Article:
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University administrators are successfully rallying around the value of “civility” in discourse as a means of silencing and getting rid of professors deemed politically troublesome.

Writing in The Nation, Joan W. Scott, professor emeritus at the Institute for Advanced Study’s School of Social Science in Princeton, N.J., and adjunct professor of history at the Graduate Center at City University of New York, reports that administrators at University of Illinois at Urbana-Champaign denied formerly tenured professor Steven Salaita a promised position at their institution because of critical comments he made about Israel’s 2014 military assault on Gaza.

“Well-organized supporters of Israel alerted the university to his tweets, accused him of anti-Semitism, and questioned his scholarship as well as his political judgment,” Scott writes.

University of Illinois at Urbana-Champaign Chancellor Phyllis Wise reasoned that the impassioned nature of his tweets indicated that students would perceive him as intolerant of contrary views and threatening in the classroom. But, Scott writes, “[t]here was no evidence for this inference from tweets to classroom: Salaita’s record at Virginia Tech indicated he was a respected teacher, tolerant of a wide range of ideas. But for Wise, that evidence was beside the point.”

In a letter, Scott continues, “the chancellor drew attention to civility, emphasizing it as a requirement for the exercise of academic freedom: ‘What we cannot and will not tolerate at the University of Illinois are personal and disrespectful words or actions that demean and abuse either viewpoints themselves or those who express them.’”

Viewpoints are then to be understood as enjoying special protection from “uncivil” criticism. Presumably for Wise, Scott notes, this would hold for the viewpoints of “Nazism, terrorism, racism, sexism, homophobia, or creationism,” and anyone critical of them on campus could be subject to punishment.

But perhaps, Scott writes, “certain selective instances of ‘disrespect’—in this case, for the current Israeli government,” are “the real issue here”:

Since Wise’s letter, a number of university leaders have echoed her invocation of civility. In September, Nicholas Dirks—once a post-colonial historian and anthropologist who wrote critically of British rule in India, and now chancellor of the University of California, Berkeley—released a statement to his campus community. Reminding his constituents that 2014 was the 50th anniversary of the Free Speech Movement, he called for civility in terms that should surprise anyone who has studied the First Amendment or the long history of academic freedom: “We can only exercise our right to free speech insofar as we feel safe and respected in doing so, and this in turn requires that people treat each other with civility. Simply put, courteousness and respect in words and deeds are basic preconditions to any meaningful exchange of ideas. In this sense, free speech and civility are two sides of a single coin—the coin of open, democratic society.” Dirks seems to have forgotten that the Free Speech Movement was not an event characterized by civility either in its expression or in its suppression.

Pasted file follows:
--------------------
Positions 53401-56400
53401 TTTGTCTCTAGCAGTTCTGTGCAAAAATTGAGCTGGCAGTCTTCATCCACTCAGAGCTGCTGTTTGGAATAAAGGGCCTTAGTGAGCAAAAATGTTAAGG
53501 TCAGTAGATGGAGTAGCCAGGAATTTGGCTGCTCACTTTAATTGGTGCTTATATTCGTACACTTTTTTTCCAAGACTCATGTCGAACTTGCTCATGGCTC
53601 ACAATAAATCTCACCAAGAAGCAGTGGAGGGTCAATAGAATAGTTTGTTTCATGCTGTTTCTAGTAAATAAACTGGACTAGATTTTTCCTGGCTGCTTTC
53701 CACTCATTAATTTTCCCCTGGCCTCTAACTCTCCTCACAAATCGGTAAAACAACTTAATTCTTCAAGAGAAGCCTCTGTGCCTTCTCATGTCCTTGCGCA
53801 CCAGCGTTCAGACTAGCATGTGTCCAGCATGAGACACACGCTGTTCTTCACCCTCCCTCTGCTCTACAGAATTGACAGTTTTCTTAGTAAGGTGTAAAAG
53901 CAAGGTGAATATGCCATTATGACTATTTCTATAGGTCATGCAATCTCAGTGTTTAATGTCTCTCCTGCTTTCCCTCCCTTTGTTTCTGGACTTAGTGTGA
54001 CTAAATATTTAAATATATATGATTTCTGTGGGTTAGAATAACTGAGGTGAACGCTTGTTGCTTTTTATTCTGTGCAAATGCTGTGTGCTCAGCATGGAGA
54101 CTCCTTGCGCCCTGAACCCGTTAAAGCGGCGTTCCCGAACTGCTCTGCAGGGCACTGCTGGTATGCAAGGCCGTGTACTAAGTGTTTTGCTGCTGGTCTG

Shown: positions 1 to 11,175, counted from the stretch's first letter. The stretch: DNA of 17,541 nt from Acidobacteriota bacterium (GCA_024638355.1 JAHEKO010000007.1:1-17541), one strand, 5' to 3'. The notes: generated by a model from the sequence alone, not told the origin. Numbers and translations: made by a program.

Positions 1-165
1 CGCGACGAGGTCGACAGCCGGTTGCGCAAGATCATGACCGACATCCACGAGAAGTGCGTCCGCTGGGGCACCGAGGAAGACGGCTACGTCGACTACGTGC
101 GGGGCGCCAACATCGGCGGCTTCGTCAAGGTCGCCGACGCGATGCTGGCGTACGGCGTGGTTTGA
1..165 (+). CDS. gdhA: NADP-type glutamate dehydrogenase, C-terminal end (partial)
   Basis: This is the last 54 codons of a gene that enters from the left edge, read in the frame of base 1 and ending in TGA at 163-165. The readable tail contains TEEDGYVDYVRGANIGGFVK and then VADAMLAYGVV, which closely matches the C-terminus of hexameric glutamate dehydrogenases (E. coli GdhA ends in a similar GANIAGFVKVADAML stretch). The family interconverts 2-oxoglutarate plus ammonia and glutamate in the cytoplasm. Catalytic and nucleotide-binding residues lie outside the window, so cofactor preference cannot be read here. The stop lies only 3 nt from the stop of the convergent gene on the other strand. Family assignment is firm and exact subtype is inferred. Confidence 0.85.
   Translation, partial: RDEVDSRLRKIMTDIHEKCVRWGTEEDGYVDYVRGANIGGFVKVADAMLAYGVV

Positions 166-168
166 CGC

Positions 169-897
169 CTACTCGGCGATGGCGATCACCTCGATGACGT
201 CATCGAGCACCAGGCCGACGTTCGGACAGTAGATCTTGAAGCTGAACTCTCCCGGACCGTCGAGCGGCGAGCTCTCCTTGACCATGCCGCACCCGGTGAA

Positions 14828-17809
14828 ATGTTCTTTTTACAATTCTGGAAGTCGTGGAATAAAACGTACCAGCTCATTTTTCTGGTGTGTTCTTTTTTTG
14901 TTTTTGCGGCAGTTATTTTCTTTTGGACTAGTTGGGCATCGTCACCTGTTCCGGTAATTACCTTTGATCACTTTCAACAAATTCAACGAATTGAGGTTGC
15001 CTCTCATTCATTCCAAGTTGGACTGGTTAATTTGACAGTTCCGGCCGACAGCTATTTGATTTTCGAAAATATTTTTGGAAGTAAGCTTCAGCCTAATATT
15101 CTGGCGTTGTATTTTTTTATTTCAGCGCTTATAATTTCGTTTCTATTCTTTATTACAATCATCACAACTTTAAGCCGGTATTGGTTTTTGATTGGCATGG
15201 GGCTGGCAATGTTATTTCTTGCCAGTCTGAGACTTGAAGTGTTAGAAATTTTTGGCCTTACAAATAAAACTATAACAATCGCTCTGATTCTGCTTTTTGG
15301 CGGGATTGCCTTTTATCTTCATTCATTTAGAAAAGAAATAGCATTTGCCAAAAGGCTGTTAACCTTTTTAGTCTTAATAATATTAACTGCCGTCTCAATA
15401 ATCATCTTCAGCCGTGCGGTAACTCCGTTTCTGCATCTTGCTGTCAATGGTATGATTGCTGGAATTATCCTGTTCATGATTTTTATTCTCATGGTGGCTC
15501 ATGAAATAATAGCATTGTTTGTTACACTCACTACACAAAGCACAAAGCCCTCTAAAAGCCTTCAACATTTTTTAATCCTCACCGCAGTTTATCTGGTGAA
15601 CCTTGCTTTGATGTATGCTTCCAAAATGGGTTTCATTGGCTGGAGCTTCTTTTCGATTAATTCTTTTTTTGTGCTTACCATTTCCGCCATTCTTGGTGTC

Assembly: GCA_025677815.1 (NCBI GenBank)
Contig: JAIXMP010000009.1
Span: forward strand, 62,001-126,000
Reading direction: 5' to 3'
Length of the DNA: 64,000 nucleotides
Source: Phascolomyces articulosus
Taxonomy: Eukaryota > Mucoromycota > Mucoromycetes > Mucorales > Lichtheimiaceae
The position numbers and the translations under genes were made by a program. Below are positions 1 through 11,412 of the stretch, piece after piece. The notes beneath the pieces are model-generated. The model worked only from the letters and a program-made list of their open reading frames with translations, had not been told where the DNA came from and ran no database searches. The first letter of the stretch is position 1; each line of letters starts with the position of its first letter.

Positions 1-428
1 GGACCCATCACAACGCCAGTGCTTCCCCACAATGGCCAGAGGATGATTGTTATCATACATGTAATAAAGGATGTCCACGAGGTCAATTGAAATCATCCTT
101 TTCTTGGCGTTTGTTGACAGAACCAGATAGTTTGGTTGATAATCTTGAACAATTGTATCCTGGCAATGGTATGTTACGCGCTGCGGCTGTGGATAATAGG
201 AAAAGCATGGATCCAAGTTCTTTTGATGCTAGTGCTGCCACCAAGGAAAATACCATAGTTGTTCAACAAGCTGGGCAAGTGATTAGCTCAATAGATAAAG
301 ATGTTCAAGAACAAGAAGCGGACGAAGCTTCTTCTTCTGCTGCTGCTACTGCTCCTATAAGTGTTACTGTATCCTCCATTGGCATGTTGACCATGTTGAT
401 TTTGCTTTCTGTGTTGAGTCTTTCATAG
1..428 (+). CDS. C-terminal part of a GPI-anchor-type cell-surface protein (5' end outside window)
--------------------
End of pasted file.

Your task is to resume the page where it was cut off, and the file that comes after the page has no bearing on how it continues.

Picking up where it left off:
Within days of Dirks’s statement, Eric Barron, president of Penn State, released a video message to his own community deploring the erosion of civility in university discourse. The video was provoked by the controversy over a child-sexual-abuse scandal involving coaches of the school’s fabled football team. “Respect is a core value at Penn State,” Barron said in a statement. And so “we ask you to consciously choose civility and to support those whose words and actions serve to promote respectful disagreement and thereby strengthen our community.”

“Civility” has become a watchword for academic administrators. Earlier this year, Inside Higher Ed released a survey of college and university chief academic officers that found that “a majority of provosts are concerned about declining faculty civility in American higher education.” Most of these provosts also “believe that civility is a legitimate criterion in hiring and evaluating faculty members,” and most think that faculty incivility is directed primarily at administrators. The survey brought into the open what has perhaps long been an unarticulated requirement for promotion and tenure: a certain kind of deference to those in power.

Continue reading here.

— Posted by Alexander Reed Kelly.

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